How We Place “Power Shields” at Sweet Tooth

A very common preventive pediatric dental recommended procedure is pit and fissure sealants, or as we like to call them – “power shields” for teeth! Any molar surface that forms with deeper pits and grooves would be likely to trap food and bacteria and so the likelihood that dental decay could begin in these difficult to clean areas is quite high. Most patients can benefit from sealants around age 6 when their first permanent molars typically erupt and again when they are a bit older and erupt their second permanent molars, which is usually around age 12. Although sealants can be applied to baby molars, the biting surfaces tend to be far less groovy and susceptible to decay, and therefore we do not routinely recommend them to our patients. Sealants are made up of resin (a BPA-free plastic material) that is applied to the chewing surface of the molar teeth, protecting it as it forms a barrier to block bacteria and prevent food from trapping in those deeper crevices.

The application of sealants can help prevent decay in your child’s teeth with a few simple steps and can be completed in only a few moments per tooth. It is a non-invasive procedure that requires no removal of tooth structure and is completely painless. Here is an overview of how sealants are applied:

  1. First, the surface to be sealed is cleaned to be sure no plaque or food are present. The tooth is then dried and isolated with cotton rolls and/or an Isodry suction device which we call the “fishy”. It is important to keep saliva away from the tooth as it is being sealed so that the sealant is not contaminated.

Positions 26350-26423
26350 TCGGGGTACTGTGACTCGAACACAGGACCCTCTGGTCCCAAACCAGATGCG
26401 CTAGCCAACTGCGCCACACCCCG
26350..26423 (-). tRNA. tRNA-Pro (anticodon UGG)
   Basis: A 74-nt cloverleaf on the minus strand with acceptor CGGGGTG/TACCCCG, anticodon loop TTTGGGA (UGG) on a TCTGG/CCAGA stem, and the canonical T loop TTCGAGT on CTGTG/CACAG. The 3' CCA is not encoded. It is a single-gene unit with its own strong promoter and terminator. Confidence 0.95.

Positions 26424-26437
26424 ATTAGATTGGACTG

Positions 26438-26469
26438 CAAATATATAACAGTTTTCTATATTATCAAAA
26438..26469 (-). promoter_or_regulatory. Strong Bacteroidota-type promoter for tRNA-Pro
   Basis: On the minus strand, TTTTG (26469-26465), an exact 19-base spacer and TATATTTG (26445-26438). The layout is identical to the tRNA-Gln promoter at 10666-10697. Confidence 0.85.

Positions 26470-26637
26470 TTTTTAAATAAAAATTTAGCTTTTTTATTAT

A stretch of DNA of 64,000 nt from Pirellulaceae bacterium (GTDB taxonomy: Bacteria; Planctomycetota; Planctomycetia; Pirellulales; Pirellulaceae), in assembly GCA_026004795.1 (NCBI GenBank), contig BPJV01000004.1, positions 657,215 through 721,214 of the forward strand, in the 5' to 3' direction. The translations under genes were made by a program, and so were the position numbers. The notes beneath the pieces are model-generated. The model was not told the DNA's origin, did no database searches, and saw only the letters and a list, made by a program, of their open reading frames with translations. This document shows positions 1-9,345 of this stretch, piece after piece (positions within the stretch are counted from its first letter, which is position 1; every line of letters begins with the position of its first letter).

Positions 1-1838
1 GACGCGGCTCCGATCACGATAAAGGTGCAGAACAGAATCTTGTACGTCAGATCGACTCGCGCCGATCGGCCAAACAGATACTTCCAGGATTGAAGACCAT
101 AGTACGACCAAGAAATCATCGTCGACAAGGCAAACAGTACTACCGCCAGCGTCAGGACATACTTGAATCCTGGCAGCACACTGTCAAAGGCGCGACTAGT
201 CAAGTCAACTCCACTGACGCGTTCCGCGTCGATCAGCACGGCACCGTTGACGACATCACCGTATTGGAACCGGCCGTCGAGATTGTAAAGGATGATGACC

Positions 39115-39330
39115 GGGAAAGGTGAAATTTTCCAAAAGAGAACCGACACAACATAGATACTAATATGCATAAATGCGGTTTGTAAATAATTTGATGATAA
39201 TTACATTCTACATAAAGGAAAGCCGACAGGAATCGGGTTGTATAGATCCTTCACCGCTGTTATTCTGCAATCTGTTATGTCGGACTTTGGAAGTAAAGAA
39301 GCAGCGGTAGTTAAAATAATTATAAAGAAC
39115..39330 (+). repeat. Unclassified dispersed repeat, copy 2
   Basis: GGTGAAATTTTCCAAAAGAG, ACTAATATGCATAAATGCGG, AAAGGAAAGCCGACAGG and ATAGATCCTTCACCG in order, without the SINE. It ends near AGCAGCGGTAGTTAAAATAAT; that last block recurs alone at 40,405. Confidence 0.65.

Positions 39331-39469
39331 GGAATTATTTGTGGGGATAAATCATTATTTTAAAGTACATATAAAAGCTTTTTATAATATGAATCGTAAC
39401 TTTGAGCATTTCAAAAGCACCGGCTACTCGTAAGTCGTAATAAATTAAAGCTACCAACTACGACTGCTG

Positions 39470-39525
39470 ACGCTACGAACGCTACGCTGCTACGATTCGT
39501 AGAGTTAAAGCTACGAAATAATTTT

2. The first layer to be applied is the etch, or what we commonly tell the children is our “blue paint” or “blue shampoo”. This weak acid is used to help prepare the tooth to allow the sealant material to adhere to the tooth structure by opening up the tubules of the enamel. The etch sits on the tooth for 20 seconds, and then is rinsed off and dried.
  3. Next, a bonding agent is applied, aka the “tooth glue” to further encourage the sealant material to stick well to the tooth. This is simply painted on and then dried with a dental curing light.
  4. Finally, the sealant material is painted onto the grooves of the chewing surface of the molar. The sealant is cured with the light and voila – the tooth is sealed!

Once applied, sealants can typically last approximately 5 years, or even longer if a child does not eat sticky candies, avoids chewing on things like ice, and does not grind their teeth. We routinely check the status of existing sealants at wellcare appointments, and Dr. Erica will recommend replacement if they become worn or are no longer present over time.

Beth Corona, RDH
Dental Hygienist at Sweet Tooth

Sweet Tooth Pediatric Dentistry
583 Saybrook Road
Middletown, CT 06457
(860) 347-4681